Before we begin Paul’s journeys we must stop and reflect upon vs.1 because it is significant. We find the believers of Antioch pointed out and some individuals lifted up as leaders in the church. Out of these leaders Paul and Barnabas, we have seen them before, are called out to go forward on an overseas missionary journey. But let’s look at those who were in the community and stayed home. We have a Simeon who was called Niger. What Luke does here, and we have already mentioned that he loves details, is that he lifts up the race of Simeon as something particular and distinctive. Simeon was someone whose ancestry came from Africa. This is not completely unusual, we have Philip and the Ethiopian Eunuch, remember where Ethiopia is…Africa. But it is unusual enough to be able to comment and say this just might be the first reference to a church that is intercultural, interracial, and interethnic in the most positive of ways. I’ll never forget the day that an elder in a church that I once served came to me and said flat out: “Black people have their place and it is a place that is inferior to white people. They should not be in our church.” It was a reality check for a very young pastor who thought everyone thought the way that I thought. I wish I had mentioned Simeon called Niger (literally the black one) and the church in Antioch who casually mentions him along with Paul and Barnabas as leaders in the church.
Now onto Paul’s journeys.
His first journey we find is laid out above in a fairly comprehensive way. Just beware, and I fell for this, the map above is a reflection of his journey which takes place over chapters 13 and 14. So tomorrow you’ll have to cover the cities inland which chapter 13 does not cover. All along the way they make friends and they make enemies. I had a member of a church tell me at one time: “I just want people to like me.” I think I also mentioned that when I was in college and played basketball if we were up by a certain number of points then it would look promising for me to go in. Once we were up by about 15 the crowd started chanting: “Bob is nice.” It was kind of their signal to the coach that it was time for me to go in. It was…nice. But I have come to realize that no matter how nice we are, and we are called to be nice by the way, people are still not going to like you all the time. I’m going to change a quote around that maybe you’ve heard in reference to fooling people but I’m going to substitute it with people liking you. You can have some of the people like you all the time, you can have all of the people like you some of the time, but you can’t have all of the people like you all of the time. Yeah, I think that works. How about that for Biblical exegesis?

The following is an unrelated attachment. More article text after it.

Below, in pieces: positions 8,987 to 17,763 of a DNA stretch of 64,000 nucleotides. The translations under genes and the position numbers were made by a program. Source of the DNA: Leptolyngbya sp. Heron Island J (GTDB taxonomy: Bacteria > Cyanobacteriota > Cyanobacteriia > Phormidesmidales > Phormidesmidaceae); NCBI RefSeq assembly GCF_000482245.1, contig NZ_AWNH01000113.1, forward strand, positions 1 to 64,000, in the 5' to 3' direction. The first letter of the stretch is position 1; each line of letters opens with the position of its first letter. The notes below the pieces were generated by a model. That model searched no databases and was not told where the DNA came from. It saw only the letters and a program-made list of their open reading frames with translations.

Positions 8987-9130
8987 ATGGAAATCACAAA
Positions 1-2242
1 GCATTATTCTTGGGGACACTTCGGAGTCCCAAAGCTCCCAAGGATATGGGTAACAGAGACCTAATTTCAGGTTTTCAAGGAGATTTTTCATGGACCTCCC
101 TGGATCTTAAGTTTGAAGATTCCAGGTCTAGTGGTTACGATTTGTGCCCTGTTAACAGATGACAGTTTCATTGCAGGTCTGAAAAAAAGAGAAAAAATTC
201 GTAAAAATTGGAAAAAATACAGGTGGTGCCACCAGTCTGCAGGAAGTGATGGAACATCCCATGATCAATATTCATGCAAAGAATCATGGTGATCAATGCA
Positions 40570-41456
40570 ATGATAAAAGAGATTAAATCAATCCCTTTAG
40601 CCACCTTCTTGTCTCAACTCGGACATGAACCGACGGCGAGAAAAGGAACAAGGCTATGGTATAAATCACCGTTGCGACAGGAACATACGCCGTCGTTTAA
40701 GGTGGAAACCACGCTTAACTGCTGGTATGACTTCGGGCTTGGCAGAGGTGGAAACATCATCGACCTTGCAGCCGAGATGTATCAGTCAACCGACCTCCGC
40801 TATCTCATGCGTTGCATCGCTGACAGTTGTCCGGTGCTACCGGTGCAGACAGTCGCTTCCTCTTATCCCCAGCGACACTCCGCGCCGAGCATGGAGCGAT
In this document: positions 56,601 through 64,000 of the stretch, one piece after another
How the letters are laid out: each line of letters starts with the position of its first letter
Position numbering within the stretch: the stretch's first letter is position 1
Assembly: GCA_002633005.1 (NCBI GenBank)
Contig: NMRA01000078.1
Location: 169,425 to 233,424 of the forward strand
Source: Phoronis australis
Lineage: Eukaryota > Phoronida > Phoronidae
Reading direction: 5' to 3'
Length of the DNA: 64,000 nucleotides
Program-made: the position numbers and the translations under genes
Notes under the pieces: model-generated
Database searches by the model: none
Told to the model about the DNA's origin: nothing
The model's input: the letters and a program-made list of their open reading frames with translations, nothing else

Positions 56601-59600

All of that to say is that Paul and Barnabas and John were accepted and rejected. The both attracted and repelled. Our goal should be to attract, but it simply is not going to happen all the time. I want you to notice vs.13 where we have John leaving Paul and Barnabas. This comes up later in Acts and it is actually a disagreement and one of the first times that we see a conflict in the church. It doesn’t say that here, but we do learn about it later. Keep it in mind.
Paul’s sermon is powerful, especially vs.39 which lays out for us the simple Gospel message. Jesus came and died for our sins, all of our sins. As a result we have eternal life. It doesn’t get any simpler than that. We also have here a transition of the Gospel message from strictly being preached to the Jews to then being opened to the gentiles. Are you sensing this theme being stressed repeatedly? Look at the reaction of the gentiles in vs.48 as we get our first glimpse of predestination. We will speak about predestination later when Paul addresses it in Romans. My prayer for all of us is that we would live our lives as a reflection of vs. 52: “And the disciples were filled with joy and the Holy Spirit.” What could be better?